Stability in Glasses: New Materials and New Insights

IRG 1 Leaders:

paul voyles

Paul Voyles
223 MSE Building
1509 University Avenue
Madison, WI 53706

Mark Ediger

Mark Ediger
7303A Chemistry Building
1101 University Avenue
Madison, WI 53706

More group members



Glasses are ubiquitous across materials types and technological applications but their structure – property – processing relationships and underlying fundamental physics remain poorly understood. IRG 1 uses cross-fertilization of ideas and techniques from organic and inorganic glasses to address fundamental problems in glass science through the lens of stability. Glasses of the same composition can be created in states of widely varying thermodynamic and kinetic stability. The IRG seeks to use these materials to develop fundamental stability-structure-property relationships for glasses. Efforts include establishing control over stability in organic and inorganic glasses; understanding the structures associated with varying states of stability ; discovering the molecular nature of polyamorphism – the existence of two stable liquid states of the same substance; and determining the relationship between the structure and dynamics of liquids as they cool into the glassy state. The IRG integrates theory, simulations, and experiments to expand the range of ultrastable glassy materials and to enable new applications in areas as diverse as hard coatings and quantum information.

IRG 1 Highlights

  • Communicating PhD Research to the Public Wins MRSEC Graduate Student WISL Award

    Recent Materials Science and Engineering doctoral graduate, Sachin Muley, was awarded the Wisconsin Initiative for Science Literacy (WISL) Award for Communicating PhD Research to the Public. His thesis chapter, “Structure-property correlations in metallic glass and amorphous carbon films,” focuses on one of three themes of his PhD thesis, metallic glasses. Metallic glasses have many important uses today and in the near future as strong smart phone bodies, and as tough, slick coatings.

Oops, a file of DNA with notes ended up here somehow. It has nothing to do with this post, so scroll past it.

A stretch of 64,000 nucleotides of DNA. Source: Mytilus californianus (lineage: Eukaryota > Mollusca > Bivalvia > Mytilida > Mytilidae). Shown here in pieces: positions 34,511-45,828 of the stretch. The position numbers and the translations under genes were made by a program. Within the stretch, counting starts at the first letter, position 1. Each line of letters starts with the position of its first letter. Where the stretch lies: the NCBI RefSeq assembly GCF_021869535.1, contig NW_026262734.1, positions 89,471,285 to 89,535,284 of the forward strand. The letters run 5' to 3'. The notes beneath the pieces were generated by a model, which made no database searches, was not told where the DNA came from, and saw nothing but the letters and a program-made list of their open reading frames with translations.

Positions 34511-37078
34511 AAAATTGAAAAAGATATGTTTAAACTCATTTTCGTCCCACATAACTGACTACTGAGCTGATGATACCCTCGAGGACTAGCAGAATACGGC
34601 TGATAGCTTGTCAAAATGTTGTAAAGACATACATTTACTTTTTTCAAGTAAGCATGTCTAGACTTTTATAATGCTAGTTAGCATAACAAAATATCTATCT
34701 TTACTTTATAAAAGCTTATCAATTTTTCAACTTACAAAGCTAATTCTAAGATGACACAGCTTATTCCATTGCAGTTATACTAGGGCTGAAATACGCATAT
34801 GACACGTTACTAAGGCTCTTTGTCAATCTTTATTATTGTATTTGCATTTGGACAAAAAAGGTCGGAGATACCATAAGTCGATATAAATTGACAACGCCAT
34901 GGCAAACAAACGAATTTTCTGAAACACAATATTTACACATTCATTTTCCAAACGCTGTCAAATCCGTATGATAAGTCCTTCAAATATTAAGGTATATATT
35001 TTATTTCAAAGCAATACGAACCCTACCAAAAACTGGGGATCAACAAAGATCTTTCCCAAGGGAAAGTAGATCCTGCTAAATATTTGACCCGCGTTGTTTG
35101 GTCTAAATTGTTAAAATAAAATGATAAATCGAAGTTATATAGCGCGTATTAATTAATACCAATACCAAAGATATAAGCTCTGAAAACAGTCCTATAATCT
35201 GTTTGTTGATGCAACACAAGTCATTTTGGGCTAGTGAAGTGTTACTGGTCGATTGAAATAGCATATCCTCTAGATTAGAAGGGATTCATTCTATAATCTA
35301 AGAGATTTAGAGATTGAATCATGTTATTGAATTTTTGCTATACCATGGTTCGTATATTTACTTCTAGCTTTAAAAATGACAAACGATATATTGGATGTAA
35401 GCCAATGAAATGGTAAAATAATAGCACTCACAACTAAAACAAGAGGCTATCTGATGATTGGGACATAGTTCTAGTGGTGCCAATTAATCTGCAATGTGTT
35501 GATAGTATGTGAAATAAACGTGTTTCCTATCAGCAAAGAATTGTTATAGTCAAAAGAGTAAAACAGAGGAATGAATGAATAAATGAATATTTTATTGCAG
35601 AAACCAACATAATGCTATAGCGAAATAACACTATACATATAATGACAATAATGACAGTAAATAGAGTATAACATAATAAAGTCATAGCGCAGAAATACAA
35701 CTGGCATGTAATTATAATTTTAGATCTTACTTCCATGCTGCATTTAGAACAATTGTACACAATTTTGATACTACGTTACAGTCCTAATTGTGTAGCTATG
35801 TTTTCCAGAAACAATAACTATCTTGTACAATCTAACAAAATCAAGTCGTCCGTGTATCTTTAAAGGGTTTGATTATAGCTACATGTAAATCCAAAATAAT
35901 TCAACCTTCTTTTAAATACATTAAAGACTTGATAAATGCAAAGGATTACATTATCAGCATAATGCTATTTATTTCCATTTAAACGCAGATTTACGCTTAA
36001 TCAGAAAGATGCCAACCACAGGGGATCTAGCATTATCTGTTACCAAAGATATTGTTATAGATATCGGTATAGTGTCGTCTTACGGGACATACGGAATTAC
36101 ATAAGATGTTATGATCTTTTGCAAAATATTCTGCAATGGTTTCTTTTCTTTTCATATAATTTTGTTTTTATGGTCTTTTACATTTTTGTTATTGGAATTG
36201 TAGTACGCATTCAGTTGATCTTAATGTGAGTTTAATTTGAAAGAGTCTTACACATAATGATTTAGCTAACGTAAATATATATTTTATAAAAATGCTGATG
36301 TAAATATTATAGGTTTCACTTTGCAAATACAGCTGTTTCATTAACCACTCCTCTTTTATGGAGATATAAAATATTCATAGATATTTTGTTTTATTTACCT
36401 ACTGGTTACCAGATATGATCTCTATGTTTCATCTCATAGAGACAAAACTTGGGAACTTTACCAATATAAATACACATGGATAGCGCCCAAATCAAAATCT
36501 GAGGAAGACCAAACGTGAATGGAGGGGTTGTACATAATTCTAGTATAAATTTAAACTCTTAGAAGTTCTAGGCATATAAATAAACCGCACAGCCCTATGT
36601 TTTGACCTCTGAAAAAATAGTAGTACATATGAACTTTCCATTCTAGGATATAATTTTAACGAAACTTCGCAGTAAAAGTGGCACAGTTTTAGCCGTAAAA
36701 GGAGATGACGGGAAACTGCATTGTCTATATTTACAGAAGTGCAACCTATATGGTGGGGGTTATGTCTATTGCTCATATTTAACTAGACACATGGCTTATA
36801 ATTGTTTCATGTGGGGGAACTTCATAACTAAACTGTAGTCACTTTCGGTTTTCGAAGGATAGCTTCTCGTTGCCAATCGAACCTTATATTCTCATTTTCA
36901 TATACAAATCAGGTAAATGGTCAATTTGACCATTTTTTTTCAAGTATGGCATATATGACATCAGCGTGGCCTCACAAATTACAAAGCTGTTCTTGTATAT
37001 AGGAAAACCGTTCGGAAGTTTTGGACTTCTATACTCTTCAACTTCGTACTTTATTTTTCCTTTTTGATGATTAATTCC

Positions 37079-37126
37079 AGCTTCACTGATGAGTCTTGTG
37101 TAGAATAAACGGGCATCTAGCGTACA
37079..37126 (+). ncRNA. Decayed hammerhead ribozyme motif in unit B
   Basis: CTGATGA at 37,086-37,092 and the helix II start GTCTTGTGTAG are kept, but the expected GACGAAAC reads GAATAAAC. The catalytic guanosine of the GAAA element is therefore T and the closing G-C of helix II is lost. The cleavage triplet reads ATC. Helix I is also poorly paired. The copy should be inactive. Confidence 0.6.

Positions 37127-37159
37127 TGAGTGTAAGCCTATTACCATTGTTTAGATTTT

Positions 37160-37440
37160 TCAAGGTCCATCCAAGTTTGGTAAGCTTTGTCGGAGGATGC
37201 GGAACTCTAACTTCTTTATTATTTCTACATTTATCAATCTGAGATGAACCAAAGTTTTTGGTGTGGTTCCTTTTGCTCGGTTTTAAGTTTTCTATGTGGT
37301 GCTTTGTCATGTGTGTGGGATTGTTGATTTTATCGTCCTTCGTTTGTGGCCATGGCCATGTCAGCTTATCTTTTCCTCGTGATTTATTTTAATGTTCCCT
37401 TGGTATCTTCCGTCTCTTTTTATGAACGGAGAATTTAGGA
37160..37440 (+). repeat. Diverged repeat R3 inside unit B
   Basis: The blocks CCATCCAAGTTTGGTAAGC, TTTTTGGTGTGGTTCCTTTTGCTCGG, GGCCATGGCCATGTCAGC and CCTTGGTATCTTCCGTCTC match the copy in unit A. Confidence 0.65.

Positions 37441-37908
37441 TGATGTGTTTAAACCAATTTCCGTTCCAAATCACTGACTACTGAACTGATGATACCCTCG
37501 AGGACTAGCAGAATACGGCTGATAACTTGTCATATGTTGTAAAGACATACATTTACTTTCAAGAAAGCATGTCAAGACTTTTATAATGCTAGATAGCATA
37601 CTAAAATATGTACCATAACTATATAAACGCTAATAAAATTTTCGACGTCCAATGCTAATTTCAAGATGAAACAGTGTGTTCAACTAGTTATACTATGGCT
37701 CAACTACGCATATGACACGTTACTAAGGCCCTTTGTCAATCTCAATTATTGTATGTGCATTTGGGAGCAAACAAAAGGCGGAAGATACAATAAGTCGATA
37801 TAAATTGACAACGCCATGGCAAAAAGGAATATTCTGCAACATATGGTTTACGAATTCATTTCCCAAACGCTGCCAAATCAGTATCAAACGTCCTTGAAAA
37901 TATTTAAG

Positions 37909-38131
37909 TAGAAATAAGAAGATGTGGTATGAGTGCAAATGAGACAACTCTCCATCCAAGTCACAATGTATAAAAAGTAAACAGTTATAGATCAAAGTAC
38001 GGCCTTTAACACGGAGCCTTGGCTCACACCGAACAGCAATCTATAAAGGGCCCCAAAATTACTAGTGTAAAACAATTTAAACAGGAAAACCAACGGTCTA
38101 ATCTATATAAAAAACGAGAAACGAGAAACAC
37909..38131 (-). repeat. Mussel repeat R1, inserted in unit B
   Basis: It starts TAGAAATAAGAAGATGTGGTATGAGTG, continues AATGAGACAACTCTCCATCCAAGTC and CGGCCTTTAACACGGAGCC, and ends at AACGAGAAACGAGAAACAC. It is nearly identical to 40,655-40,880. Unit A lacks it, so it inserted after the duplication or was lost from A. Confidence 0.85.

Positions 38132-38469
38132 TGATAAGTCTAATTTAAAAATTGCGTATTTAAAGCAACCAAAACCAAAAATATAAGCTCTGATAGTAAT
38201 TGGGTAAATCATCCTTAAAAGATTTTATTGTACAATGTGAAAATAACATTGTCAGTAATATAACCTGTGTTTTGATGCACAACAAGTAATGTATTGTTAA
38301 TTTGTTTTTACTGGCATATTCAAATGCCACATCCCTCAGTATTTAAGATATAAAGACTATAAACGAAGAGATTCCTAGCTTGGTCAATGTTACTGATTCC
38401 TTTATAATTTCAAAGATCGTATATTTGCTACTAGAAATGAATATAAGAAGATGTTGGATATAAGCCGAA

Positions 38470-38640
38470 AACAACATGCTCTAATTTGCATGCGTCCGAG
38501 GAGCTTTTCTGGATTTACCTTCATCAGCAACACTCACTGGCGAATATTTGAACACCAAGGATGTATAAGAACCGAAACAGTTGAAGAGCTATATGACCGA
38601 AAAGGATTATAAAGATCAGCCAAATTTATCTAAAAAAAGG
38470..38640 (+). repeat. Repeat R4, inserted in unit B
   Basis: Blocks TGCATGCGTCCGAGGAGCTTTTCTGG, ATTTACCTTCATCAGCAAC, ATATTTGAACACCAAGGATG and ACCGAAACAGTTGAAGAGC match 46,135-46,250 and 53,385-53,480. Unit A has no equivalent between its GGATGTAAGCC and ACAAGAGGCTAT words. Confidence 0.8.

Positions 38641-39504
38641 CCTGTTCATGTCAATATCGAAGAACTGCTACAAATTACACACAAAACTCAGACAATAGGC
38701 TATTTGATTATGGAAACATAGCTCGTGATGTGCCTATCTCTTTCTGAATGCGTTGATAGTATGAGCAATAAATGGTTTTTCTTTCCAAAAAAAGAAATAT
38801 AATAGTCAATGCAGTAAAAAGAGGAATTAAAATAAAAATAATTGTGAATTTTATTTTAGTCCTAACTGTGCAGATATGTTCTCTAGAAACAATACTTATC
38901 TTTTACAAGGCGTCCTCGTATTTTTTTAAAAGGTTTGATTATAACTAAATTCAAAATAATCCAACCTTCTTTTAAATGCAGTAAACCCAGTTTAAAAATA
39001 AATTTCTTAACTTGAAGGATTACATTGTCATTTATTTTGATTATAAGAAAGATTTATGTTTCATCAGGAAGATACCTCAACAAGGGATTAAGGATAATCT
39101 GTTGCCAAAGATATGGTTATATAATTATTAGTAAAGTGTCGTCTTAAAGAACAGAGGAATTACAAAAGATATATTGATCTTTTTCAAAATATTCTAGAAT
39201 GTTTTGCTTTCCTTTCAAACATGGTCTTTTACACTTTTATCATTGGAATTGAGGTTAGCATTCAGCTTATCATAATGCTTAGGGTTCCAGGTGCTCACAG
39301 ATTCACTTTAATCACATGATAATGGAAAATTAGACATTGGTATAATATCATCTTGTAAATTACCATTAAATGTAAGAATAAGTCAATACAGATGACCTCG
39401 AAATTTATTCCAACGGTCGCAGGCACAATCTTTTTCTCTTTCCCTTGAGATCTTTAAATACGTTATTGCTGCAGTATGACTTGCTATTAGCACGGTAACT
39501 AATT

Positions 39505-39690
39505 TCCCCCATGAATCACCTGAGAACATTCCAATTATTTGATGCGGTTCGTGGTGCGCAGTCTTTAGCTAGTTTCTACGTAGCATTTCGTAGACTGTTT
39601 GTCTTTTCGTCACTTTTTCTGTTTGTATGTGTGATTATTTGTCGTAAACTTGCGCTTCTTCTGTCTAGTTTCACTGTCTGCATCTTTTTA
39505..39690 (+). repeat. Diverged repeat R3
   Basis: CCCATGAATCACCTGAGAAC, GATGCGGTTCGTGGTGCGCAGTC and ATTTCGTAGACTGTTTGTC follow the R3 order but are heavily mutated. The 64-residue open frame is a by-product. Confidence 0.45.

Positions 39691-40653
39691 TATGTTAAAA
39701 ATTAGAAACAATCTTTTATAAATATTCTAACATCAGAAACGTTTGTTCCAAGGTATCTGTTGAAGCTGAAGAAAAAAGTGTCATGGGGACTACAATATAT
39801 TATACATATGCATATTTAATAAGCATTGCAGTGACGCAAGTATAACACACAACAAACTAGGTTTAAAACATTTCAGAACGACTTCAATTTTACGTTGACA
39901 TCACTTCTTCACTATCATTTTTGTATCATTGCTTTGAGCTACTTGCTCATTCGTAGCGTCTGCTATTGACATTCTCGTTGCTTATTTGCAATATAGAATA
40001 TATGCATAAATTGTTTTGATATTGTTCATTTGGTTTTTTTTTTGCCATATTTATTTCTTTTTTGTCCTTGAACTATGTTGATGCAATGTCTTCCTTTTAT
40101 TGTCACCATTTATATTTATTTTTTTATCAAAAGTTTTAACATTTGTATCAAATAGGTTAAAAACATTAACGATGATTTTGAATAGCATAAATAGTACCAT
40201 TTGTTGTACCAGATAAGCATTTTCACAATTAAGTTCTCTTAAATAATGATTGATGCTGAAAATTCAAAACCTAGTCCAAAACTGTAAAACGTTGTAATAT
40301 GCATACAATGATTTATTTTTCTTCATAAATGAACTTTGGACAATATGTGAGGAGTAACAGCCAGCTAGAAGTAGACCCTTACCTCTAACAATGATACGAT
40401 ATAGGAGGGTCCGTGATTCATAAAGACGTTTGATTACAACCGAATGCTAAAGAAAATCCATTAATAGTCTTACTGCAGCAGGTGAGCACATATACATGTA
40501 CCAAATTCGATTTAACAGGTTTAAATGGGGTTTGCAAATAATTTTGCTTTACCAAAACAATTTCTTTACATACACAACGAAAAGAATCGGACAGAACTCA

• (2020) Order From Disorder: Molecular Packing in Glasses

    Using physical vapor deposition, researchers produced glassy films that are smooth and uniform, but which also have the molecules aligned with one another and organized in layers. This added structure could make the glass more efficient for conductors and expand the range of materials that can be used in future organic electronics.  The colorful images in the figure show measurements using synchrotron x-rays that contrast the disordered starting material and the ordered glass.

  • (2020) Why Sound Waves Travel So Far Unimpeded in Glasses at Low Temperatures

    IRG 1 showed how the atoms around the defects can restrict their ability to jump between configurations and how defects can talk to each other via sound waves. Both phenomena keep the defects from interfering with sound waves allowing the waves to travel long distances.

  • Poster Showing Control and Tuning of Molecular Organization in Vapor-Deposited Glasses Presented at Gordon Conference by MRSEC Graduate Student

    Camille Bishop, a 5th-year graduate student working in Mark Ediger’s group as part of the MRSEC IRG 1, presented her work on liquid crystal-like order in vapor-deposited glasses at the Gordon Conference on Liquid Crystals in New London, NH that took place from July 7th-12th, 2019. The conference brings together researchers in a diverse range of disciplines involving liquid crystal science and technology.

  • (2019) Predicting Surface Diffusion from Molecular Structures

    Many kinds of materials, including thin films, are created by adding atoms or molecules to a surface. As a result, understanding how molecules move along a surface is an important part of making new materials. In general, diffusion and crystal growth are much faster on the surface of glasses than in the interior. How much faster depends on how big the molecules are, and how many hydrogen bonds the surface molecule has to the bulk, as MRSEC researchers have recently discovered. This model works for many different molecules, giving a quick and easy way to predict surface motion and guide the synthesis of new materials.

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